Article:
Mr. Andre has worked tirelessly for years spreading his love for people through his chosen means of expression - art, or more specifically graffiti. At home in the nighttime, a lot of his life has taken place in those dark hours - the time where he feels most free.
After moving from his homeland of Sweden to Paris, aged 10, he was unable to speak the language - but that didn't stop him from communicating. Graffiti had a universal appeal. You didn't need to be able to read it to feel it, or to understand what it's trying to say. Mr. A took that even further by neglecting letterforms in favour of a stick-legged figure that has since become ubiquitous with the street art scene.
There comes a point in graffiti artists lives where they are faced with a dilemma - to move into the gallery, risking losing credibility or continue working on the street and maybe never be able to push their form or make an impact beyond graffiti. It all comes down to the kind of person you are and what your desire is. Although this dichotomy has become formulaic, Mr. A eschewed this in favour of rewriting the script, by-passing the gallery and retaining his formative ethos.
Mr. Andre has always existed at nighttime, like the legality that the form-of-expression would dictate. For him, it's always been about creating work for people with a simple goal of bringing people together. So he began working in nightclubs, not behind the bar though - continuing his art in an environment where people can have fun and fall in love.
When he became interested in the scene, nightclubs in Paris were more flat and commercial than they are now - very few strayed from the model of success dictated by clubs in other major cities. Mr. A saw only one use for them - to sleep. After late night sessions painting aged fourteen, clubs were the only place that was open, so he'd go into them to sleep until the sunrise train came along to take him home.
The character he has created is a conversation, a facilitator of dialogue that transcends language - there are fundamental aspects of its conception. As time moved on, Mr. A began to collaborate with nightclubs, making the places more 'open', embracing the kind of freedom he felt on his dark wanderings through the city. His input was instrumental in opening up the Parisian nightlife.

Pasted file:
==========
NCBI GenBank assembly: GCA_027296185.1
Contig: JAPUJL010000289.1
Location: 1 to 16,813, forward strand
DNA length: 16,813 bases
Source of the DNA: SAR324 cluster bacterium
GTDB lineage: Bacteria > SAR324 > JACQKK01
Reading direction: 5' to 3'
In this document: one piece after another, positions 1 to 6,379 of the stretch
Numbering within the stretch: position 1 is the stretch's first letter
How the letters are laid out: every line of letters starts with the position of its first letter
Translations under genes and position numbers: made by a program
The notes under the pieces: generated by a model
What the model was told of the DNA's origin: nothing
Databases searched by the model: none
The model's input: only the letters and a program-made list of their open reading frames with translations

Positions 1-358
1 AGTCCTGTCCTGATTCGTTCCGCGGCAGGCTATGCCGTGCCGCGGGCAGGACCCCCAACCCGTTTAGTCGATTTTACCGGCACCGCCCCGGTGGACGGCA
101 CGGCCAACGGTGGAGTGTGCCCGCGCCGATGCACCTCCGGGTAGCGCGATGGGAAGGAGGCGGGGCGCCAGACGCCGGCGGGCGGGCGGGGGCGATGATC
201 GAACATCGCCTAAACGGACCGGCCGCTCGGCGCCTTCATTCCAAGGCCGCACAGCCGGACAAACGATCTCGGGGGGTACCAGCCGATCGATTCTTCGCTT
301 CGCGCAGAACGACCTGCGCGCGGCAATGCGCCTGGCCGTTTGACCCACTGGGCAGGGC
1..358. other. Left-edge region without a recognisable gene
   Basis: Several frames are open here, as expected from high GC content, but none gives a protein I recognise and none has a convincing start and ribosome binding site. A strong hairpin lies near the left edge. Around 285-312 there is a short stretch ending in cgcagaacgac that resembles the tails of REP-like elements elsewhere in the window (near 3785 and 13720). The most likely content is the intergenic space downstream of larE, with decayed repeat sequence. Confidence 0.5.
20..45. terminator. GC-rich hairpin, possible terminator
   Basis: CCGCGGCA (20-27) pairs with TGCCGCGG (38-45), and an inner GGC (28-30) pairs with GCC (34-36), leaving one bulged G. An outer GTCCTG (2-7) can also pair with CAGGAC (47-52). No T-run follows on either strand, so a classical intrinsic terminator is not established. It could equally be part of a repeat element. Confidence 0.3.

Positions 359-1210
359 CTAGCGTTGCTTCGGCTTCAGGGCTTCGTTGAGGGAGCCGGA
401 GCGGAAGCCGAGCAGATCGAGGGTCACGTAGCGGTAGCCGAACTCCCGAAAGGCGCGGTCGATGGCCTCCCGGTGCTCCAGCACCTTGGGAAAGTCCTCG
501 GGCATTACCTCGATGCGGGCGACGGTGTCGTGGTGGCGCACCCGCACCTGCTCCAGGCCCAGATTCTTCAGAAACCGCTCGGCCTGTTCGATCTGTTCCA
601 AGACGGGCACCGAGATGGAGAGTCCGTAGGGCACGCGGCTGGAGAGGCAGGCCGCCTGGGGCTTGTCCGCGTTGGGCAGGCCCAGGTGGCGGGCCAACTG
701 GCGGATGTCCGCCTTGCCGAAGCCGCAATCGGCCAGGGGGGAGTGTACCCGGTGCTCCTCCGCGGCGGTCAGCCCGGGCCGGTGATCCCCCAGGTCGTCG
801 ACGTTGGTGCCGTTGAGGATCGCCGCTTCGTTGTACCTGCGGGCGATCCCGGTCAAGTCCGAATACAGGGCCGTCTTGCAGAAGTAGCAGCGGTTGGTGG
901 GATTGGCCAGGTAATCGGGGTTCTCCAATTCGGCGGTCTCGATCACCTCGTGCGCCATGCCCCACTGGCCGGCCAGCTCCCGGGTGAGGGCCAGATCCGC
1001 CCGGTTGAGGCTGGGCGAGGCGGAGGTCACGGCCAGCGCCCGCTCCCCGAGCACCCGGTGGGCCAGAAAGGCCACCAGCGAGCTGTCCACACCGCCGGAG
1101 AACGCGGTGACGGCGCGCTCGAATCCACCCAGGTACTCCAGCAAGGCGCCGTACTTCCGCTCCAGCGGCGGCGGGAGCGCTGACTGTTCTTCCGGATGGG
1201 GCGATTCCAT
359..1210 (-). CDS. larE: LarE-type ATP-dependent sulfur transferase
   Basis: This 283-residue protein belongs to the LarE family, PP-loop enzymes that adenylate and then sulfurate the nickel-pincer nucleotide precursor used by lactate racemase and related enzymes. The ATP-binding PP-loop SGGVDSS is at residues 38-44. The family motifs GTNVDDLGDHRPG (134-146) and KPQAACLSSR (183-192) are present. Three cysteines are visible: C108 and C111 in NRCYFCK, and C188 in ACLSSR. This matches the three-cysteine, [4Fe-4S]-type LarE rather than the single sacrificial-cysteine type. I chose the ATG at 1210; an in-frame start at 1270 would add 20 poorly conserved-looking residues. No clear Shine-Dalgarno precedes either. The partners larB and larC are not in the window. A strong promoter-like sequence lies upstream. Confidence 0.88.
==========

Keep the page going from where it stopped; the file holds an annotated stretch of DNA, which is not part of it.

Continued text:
The cheeriness of his character and his proclivity to use a bright pink - a colour that's less-seen in the graffiti world, marked his outlook as seeming distinctly utopian. He saw what the world could be with a little tweak, rather than exactly what it is without his input. This willingness to look forward proved to be a great strength.
Perpetually involved in the nightlife of the city, Mr. A opened up his own place - the monumental Le Baron in Paris. It quickly became one of the cities best known spots to congregate at night. Somewhere that people could go to feel free and embrace the night as a space, rather than a time.
There's also 'Love Graffiti', a campaign where he paints a loved-ones name near their house as a commission. It's a simple and clear expression of fondness that is a more novel way of saying 'I Love You' than a card or other such traditional gifts. It was, like most of the things he does, an idea that he liked when it occurred to him - so he saw it through.
A vibrant personality on the art scene, Mr. A has collaborated with many spots associated with fun, parties and nightlife in cities like Paris, New York and Tokyo. He's also collaborated with many designers that share a similar ethos to him. His utopic vision, to create things to better the world, is contagious - you can see that in the cheeky grin of his popular character. If you look hard enough you might see one yourself and if you do, remember the message - be yourself, be free and do what makes you happiest.
ANDRÉ SARAIVA has an upcoming solo show with Underdogs Lisbon between 14 May - 16 June. More information here - www.under-dogs.net/exhibitions/andre-saraiva-solo-show/
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